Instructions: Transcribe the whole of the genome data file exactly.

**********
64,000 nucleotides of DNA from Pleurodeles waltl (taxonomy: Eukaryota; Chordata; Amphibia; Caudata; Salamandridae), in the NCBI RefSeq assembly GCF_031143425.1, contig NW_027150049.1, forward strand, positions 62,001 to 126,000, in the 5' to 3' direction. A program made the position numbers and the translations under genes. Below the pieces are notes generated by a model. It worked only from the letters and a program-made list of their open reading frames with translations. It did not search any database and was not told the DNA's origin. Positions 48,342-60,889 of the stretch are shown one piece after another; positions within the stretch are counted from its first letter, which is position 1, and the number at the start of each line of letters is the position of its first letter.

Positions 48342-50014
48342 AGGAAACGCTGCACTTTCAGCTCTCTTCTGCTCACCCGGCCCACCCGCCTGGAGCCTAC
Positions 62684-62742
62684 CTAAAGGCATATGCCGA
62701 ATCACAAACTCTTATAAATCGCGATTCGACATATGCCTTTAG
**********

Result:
64,000 nucleotides of DNA from Pleurodeles waltl (taxonomy: Eukaryota; Chordata; Amphibia; Caudata; Salamandridae), in the NCBI RefSeq assembly GCF_031143425.1, contig NW_027150049.1, forward strand, positions 62,001 to 126,000, in the 5' to 3' direction. A program made the position numbers and the translations under genes. Below the pieces are notes generated by a model. It worked only from the letters and a program-made list of their open reading frames with translations. It did not search any database and was not told the DNA's origin. Positions 48,342-60,889 of the stretch are shown one piece after another; positions within the stretch are counted from its first letter, which is position 1, and the number at the start of each line of letters is the position of its first letter.

Positions 48342-50014
48342 AGGAAACGCTGCACTTTCAGCTCTCTTCTGCTCACCCGGCCCACCCGCCTGGAGCCTAC
Positions 62684-62742
62684 CTAAAGGCATATGCCGA
62701 ATCACAAACTCTTATAAATCGCGATTCGACATATGCCTTTAG